the nest

the nest

Monday, February 4, 2013

trying too hard

I've been struggling lately with whether I've done what I wanted to do to prepare my children for the world.  Now they haven't actually launched yet, at least all the way, but I've been all wrapped up in whether I've been the kind of mom I wanted to be.  Whether I'm BEING the kind of mom I want to be now.
I love Janet Lansbury's Blog "Elevating Childcare".  So many times I'll read a post, and although they often have to do with infants and young children, they frequently have relevance for my almost grown children.
One post she shared spoke of the idea that "We need to be the person we want our child to be."  Seems so simple.  In many ways our children are the best of my husband and me.  At those moments, I'm so satisfied and proud.  I'm confident that they will go on to have great lives!
There are also times though when I see those parts of me that I'm not so pleased with reflected back at me in the face of an angry teenager.  Impatient, selfish, stubborn...  It's all there.
Because these similarities are pretty clear though, I can deal with all of them.  I may not like it and there is a certain amount of karmic justice that I'm sure gives my parents a chuckle here and there, but I can take it in, address it, modify my own behavior and hope they follow suit.
What is harder to address are some of the more subtle things.  If I'm never satisfied with what I'm contributing to the world, how will they absorb that?  Will they always be dissatisfied?  With they think I'm dissatisfied with them?   I love my work and I know my children see that, but I also long to do more, to make a more significant, measurable difference in the world.  While I want them to strive to always do good in the world, I want them to relish the life they create and find joy and satisfaction in the work they choose.  I want them to feel complete.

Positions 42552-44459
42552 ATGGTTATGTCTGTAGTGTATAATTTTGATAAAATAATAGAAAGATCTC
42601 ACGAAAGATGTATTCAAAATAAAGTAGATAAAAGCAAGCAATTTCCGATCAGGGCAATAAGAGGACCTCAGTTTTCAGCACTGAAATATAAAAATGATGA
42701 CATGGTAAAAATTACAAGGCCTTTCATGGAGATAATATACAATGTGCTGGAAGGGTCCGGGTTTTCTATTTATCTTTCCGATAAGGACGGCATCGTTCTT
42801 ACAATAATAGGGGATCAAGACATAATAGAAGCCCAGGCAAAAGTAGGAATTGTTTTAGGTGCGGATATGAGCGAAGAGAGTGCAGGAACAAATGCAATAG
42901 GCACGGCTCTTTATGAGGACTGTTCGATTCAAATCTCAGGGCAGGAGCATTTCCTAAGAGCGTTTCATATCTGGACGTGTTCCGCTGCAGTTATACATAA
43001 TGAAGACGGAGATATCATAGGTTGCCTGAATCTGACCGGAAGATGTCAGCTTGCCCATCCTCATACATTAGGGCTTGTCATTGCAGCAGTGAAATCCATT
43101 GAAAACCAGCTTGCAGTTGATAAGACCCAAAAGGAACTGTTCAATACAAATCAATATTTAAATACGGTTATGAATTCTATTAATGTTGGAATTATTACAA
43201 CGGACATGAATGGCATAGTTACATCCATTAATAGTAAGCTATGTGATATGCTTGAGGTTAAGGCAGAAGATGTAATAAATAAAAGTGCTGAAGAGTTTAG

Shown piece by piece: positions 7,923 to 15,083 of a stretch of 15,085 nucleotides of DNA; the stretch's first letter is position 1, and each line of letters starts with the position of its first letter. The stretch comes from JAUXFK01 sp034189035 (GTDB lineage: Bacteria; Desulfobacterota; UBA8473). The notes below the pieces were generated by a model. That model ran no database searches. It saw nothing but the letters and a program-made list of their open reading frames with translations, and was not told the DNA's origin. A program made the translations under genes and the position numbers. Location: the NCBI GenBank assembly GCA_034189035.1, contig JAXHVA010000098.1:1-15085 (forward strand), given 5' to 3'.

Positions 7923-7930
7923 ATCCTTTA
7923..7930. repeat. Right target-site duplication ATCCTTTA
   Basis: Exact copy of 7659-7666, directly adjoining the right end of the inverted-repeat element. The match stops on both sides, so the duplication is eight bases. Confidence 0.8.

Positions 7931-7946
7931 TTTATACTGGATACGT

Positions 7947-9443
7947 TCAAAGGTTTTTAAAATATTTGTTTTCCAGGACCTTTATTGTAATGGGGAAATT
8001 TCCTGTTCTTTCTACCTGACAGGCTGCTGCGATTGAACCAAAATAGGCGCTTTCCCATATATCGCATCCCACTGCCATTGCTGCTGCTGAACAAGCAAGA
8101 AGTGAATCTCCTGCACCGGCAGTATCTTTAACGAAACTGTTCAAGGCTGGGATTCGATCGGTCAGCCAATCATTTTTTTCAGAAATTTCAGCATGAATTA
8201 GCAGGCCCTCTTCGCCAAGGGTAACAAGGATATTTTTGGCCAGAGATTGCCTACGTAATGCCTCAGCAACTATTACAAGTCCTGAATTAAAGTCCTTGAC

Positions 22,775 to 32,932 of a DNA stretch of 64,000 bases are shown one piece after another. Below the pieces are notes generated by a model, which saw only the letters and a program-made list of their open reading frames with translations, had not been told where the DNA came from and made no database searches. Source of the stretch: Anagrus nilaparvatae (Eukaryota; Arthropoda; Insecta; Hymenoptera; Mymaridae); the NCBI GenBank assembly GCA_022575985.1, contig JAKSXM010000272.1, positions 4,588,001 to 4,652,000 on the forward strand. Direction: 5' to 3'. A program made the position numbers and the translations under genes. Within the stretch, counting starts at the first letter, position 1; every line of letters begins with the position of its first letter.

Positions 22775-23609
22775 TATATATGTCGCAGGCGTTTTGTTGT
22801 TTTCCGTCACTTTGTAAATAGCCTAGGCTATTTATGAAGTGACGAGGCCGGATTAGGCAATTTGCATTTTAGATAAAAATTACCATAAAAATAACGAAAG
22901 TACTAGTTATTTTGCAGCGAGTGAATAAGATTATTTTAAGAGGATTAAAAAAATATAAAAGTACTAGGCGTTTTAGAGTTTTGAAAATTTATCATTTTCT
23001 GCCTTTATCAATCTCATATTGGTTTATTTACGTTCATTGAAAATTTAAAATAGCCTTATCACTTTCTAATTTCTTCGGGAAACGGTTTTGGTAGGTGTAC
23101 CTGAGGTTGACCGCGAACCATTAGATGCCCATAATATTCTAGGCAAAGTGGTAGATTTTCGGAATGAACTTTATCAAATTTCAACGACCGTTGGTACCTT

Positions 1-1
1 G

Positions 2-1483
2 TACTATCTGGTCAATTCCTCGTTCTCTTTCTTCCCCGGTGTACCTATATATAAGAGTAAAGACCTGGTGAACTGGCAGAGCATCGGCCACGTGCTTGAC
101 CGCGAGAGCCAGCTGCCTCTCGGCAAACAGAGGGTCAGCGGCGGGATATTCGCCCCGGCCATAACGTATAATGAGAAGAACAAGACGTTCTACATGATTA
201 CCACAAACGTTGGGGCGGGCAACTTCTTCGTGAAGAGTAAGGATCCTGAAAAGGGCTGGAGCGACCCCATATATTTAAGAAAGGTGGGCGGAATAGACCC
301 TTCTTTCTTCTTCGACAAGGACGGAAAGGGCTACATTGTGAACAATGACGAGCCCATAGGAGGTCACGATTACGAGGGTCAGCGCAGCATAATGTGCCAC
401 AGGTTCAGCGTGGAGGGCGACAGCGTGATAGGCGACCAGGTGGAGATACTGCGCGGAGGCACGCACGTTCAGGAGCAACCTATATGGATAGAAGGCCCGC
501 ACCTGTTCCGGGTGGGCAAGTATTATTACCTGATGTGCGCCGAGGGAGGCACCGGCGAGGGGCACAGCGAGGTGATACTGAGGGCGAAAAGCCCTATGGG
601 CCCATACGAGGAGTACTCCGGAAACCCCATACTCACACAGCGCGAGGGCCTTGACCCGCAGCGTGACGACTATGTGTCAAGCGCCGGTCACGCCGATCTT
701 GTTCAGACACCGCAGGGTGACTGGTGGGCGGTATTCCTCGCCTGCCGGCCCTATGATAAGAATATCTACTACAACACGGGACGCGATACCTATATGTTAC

I think my first step is to step BACK.  Allow them to find their way with a little less "support" from me.  All the little things I do to make their day move along are things that, if they were responsible for them, would be steps towards feeling competent and satisfied with themselves.
It's their life, not mine.  I have to remind myself that at this point, I need to trust they've learned what I want them to learn and know enough to make their choices.  Their choices may or MAY NOT reflect on me.  If I've done my job, they will feel confident enough to take chances, make choices, mess up and start again.  They'll know that I'll love them no matter what and will always be there to help them up and push them out of the nest again after they've had a rest.
I don't know if they know this.  I hope they will someday.  It's my story and I'm sticking to it.

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